A quick Hunter whip-around
Whilst it was anything but formal, I managed to squeeze in a quick Hunter Valley cellar door whip-around over the weekend, mainly because I was in the area, but also because I’m yet to work out how to go on holidays and avoid wine…
The following, very brief, impressions on a few wines I’m writing down largely so I don’t forget. Notes are forbidden on holidays you see…
When in Rome, go to the vineyard that doesn’t send samples…
I do like Lakes Folly, I like the focus of this tiny boutique operation (just a fee thousand cases) and I like the old school ‘if it ain’t broke don’t fix it’ consummate savoury charm of the wines, even if I can no longer afford to buy them (Lakes Folly Chardonnay now $65? Woah). This year sees a brace of new releases under the Lakes Folly label too, including a brand new ‘Fogarty’s Folly’ trial wine that I was sworn to secrecy about (although it appears in the new releases on the Lakes Folly website. Not really much of a secret then).
The 2011 Lake’s Folly Chardonnay must rate as one of the best yet, carrying the line and persistance of a classic Folly Chardonnay. That balance between weight and acidity is what makes this the best full bodied Chardonnay in the Hunter bar none. It really is ‘that good’ in 2011. There is, however, another Lakes Folly…
This year, you see, there is a new Folly Chardonnay in the 2011 Lake’s Folly ‘Hill Block’ Chardonnay. Drawn from – unsurprisingly – the famous Hill Block, this carries an extra layer of intensity and power over the standard wine, complete with more new oak, more barrel ferment and malolactic fermentation. It’s thus richer, more powerful and more winemaker influenced, yet given that the LF Chardonnay is typically not all that ‘made’, it carries a particularly freshness to match that complexity. Top class wine, that will live for an age (and now bottled in a screwcap too). Superstar Hunter Chardonnay (if priced accordingly).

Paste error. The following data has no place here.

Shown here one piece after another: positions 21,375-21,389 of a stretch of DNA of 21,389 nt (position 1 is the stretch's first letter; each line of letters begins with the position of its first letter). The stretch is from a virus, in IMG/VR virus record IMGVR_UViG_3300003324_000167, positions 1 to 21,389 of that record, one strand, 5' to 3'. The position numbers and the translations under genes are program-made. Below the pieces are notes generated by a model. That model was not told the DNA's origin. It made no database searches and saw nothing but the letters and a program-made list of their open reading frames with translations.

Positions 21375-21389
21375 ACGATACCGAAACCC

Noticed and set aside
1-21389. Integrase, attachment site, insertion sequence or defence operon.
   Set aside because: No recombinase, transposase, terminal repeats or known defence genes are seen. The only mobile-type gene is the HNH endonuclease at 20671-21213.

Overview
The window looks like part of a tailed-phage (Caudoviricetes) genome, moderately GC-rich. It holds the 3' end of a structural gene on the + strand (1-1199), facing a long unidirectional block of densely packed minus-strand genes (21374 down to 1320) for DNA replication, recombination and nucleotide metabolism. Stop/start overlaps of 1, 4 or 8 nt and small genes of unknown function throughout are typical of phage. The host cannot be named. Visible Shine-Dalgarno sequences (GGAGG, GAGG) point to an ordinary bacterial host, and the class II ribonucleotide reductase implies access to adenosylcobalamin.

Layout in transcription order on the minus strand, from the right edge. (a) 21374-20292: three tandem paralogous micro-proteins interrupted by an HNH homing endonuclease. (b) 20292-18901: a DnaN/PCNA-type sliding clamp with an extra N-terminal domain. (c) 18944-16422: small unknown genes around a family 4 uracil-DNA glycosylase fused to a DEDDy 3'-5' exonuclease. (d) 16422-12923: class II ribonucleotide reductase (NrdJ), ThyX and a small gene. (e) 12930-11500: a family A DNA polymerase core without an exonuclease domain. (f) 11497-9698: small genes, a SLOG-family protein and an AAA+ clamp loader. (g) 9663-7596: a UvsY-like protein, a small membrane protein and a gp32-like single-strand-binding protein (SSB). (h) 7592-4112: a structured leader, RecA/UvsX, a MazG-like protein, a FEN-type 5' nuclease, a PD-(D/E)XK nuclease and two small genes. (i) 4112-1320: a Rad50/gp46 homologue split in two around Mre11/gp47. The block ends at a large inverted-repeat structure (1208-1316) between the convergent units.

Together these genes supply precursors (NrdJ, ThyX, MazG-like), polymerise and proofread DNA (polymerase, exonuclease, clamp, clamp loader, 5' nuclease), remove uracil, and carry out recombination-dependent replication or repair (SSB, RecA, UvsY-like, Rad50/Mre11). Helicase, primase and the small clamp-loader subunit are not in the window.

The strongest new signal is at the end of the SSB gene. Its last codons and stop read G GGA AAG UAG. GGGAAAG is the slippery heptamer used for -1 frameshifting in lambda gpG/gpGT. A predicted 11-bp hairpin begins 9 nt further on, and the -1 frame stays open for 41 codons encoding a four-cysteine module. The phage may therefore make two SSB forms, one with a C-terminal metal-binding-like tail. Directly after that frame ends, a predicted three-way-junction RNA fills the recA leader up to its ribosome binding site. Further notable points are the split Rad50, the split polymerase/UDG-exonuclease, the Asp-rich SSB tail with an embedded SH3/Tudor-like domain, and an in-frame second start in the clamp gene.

Paired with the Chardonnay is the current release of the Cabernets, now 2010 and looking classic. Actually, it’s 95% a classic wine, the lovely pencil shavings varietal intensity and mid palate looking delectable. The only gripe with this wine is the hint of confection and lack of flow through the finish, reflecting the stop-start 2010 vintage. Still classy stuff regardless.
A caveat here – I was staying as a guest in the Scarborough cottage so I may well be biased.
Regardless, the new 2010 Scarborough White Label Chardonnay was certainly looking sprightly. It carries a formula that works nicely for good Hunter Chardonnay – clever French oak handling, a little lees work and no malo, making for a wine that has richness yet plenty of acidity. The rest of the Scarborough range is generally affable and consistent, if occasionally a little staid, but this White Label Chardonnay looked genuinely classy and interesting.
I didn’t have long to taste through the Tyrrell’s range this time around, however I did manage a quick look at the new 2011 super premium red trio of the 2011 Tyrrell’s 4 Acres Shiraz, 2011 Tyrrell’s Johhno’s Shiraz and 2011 Vat 9 Shiraz, all of them looking bright, exceedingly fresh and genuinely classic.
As usual (or for me at least) the question remains about which of the three I prefer. This year the 4 Acres looks particularly light and perhaps a fraction confected and warmish. It is easily my least favourite out of 2011 (someone has to lose). Stepping up a notch and the 2011 Johhno’s has that classic sandy red fruit profile and soft tannins that make it an immediately appealing wine. I actually think it has the edge over the 4 Acres this year, with more freshness and vibrancy. Does it have the depth and potential for complexity though?
Easily my pick of the three though has to the 2011 Vat 9. It carries that blend of power and juicy red/purple fruit vibrancy coupled with genuine mid palate power that you really want in a young Hunter red, the package completed with an extra tannic edge over the other two. I’m not quite convinced it will be a better wine than the 2009 but certainly in that similar vein of richness and weight. I’d buy some. Top Tyrrell’s red.
HELP KEEP THIS SITE FREE
Rather than using a paywall or bombarding you with ads I simply ask for a small donation via the Paypal link below. Any amount welcome, it all helps keep this site free.
GET A $20 VOUCHER TO SPEND ON WINE
Now at The Wine Collective